How To:

  1. Chop Onion and Vegetable of choice.  Some may need extra prep such as carrots – they need to also be peeled. (You can mix vegetables, but mind that if you do, some cook quicker than others and will need to be added later so that they don’t become mush).
  2. Heat Oil/Butter in stockpot until hot and add chopped onion.  Sweat until translucent. You can add a dash of salt as well if you want.
  3. Add chopped Vegetable of choice and coat with the Oil/Butter.
  4. Add Water/Stock to stockpot just to cover the Vegetables by one inch. You can add more later if it is too thick.
  5. Bring Water and Vegetables to a boil, then turn down heat and simmer for approximately 20 minutes or until Vegetables are really soft and tender; beyond the way you would normally cook and eat them. (Add veg accordingly; if you are cooking carrots, they will take longer to soften than lettuce, so cook the carrots for 10 minutes alone, then add lettuce for the remaining 10 minutes, as an example.)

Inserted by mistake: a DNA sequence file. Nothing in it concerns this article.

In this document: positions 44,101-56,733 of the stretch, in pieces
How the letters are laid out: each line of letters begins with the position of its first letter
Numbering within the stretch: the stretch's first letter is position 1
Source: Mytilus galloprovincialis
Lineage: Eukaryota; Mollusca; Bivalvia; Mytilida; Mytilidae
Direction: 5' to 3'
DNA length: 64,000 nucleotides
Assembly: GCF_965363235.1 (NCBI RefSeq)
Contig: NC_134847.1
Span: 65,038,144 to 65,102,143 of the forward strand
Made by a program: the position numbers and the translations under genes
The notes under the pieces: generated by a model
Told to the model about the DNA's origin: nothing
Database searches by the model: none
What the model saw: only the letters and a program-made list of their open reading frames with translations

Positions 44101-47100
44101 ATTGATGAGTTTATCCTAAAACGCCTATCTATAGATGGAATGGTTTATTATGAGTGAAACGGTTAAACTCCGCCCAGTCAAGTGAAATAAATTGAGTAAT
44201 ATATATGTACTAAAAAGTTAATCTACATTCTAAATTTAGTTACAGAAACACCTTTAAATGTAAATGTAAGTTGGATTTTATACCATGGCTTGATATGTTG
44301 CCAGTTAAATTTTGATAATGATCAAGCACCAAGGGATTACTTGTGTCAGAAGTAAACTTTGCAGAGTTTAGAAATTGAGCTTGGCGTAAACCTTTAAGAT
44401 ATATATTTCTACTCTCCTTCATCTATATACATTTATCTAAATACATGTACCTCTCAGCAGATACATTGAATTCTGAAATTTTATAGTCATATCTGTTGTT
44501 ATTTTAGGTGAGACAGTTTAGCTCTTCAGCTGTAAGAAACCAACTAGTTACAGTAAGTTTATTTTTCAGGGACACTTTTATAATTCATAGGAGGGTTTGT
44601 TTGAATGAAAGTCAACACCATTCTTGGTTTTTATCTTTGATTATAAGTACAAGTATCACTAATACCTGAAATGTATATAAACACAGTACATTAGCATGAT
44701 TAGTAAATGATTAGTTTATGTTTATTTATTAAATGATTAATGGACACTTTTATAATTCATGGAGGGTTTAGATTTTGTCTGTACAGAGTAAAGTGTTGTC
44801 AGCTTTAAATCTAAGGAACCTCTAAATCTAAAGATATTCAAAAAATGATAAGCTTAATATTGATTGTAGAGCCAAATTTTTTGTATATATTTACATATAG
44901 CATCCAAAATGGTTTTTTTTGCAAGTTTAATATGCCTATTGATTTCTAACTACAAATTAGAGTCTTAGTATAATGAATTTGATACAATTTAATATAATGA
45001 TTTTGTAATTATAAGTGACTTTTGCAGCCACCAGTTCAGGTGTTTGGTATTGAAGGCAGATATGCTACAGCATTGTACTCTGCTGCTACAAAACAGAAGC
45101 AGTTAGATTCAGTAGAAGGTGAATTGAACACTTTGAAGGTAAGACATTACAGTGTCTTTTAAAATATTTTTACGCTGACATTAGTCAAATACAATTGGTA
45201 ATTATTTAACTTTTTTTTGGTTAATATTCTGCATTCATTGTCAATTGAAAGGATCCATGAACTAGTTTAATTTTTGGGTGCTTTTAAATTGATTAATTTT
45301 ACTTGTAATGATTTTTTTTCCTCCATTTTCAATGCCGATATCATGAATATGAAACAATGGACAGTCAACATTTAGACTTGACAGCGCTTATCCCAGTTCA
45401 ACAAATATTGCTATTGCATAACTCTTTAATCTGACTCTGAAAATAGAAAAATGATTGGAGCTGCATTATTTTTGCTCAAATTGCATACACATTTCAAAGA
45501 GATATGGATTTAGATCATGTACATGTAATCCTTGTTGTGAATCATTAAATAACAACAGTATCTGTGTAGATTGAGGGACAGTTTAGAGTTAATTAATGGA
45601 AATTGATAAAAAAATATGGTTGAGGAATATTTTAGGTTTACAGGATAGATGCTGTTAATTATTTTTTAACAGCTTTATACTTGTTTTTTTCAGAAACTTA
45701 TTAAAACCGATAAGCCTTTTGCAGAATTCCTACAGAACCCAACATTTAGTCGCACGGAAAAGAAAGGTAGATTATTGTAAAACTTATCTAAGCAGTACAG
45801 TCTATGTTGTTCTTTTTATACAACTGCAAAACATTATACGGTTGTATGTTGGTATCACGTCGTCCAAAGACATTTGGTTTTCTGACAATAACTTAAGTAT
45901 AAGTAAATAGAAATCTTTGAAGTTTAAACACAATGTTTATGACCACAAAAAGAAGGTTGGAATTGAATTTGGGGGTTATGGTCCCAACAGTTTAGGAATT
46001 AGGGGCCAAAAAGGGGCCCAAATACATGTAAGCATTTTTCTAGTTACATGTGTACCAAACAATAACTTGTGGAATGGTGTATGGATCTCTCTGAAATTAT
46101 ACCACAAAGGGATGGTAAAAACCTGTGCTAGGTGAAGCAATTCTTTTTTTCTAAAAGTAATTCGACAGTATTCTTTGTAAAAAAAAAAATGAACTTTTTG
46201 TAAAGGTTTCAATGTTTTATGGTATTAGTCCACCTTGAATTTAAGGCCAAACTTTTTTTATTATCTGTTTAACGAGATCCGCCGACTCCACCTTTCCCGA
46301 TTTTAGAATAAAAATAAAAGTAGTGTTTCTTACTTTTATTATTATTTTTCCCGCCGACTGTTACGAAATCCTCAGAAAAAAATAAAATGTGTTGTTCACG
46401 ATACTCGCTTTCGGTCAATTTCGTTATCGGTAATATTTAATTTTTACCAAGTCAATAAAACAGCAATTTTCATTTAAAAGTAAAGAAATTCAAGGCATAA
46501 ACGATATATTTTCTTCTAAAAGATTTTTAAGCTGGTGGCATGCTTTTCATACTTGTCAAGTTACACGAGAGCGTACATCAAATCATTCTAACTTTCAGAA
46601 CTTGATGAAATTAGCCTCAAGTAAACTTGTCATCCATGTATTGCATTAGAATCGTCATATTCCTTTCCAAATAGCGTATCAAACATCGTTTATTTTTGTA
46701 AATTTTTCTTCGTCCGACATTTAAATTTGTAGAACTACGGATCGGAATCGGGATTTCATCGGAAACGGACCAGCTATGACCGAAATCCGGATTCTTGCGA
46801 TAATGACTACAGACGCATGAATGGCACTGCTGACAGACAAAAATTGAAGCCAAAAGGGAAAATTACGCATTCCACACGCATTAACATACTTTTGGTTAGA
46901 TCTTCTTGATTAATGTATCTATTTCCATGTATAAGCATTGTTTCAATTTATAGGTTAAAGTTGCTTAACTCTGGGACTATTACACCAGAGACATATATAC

6. Thow everything into a blender or use a hand-held immersion blender and whirl until soup is liquified. (You can reserve some of the cooked Vegetables if you want the texture to not be completely smooth)
  7. Put back into stockpot and add extra Water/Broth if you want, add salt/pepper, spices, seasonings, fresh herbs or chopped green onions/cilantro, lemon/lime juice, cream, milk or nothing.
  8. Eat!

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Of course, after you’ve made it you can refrigerate extra portions or freeze them.  Also, try adding some pesto or olive tapenade on top to make it extra special when you are about to eat it. Enjoy.

“How to Be Slim” Documentary